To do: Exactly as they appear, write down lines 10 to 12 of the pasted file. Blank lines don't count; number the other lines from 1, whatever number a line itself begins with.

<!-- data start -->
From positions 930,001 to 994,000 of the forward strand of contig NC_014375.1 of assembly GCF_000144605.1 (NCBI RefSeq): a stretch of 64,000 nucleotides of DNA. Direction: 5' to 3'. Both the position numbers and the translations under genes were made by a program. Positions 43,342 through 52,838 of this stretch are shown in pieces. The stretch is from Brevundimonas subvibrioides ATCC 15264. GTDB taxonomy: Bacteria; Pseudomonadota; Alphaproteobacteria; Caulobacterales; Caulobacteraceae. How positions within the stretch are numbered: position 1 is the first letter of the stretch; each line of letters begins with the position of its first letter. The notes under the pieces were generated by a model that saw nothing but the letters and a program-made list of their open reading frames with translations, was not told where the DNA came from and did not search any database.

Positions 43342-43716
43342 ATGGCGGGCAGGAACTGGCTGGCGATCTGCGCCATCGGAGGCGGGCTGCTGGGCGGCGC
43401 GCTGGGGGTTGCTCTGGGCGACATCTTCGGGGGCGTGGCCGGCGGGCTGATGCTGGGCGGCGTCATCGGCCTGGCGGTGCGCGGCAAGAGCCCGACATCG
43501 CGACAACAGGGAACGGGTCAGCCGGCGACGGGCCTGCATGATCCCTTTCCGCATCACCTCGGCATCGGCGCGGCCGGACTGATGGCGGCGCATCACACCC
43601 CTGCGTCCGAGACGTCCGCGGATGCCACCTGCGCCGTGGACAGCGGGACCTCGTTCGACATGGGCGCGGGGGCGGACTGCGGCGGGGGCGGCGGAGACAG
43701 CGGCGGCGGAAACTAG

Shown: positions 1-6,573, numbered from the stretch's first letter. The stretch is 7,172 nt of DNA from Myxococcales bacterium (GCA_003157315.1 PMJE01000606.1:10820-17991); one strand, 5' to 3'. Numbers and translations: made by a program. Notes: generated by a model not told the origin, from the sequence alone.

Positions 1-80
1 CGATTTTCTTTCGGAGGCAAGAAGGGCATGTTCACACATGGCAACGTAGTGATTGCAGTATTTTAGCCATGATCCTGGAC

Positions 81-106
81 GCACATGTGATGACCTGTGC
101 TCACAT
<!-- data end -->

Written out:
1 CGATTTTCTTTCGGAGGCAAGAAGGGCATGTTCACACATGGCAACGTAGTGATTGCAGTATTTTAGCCATGATCCTGGAC

Positions 81-106
81 GCACATGTGATGACCTGTGC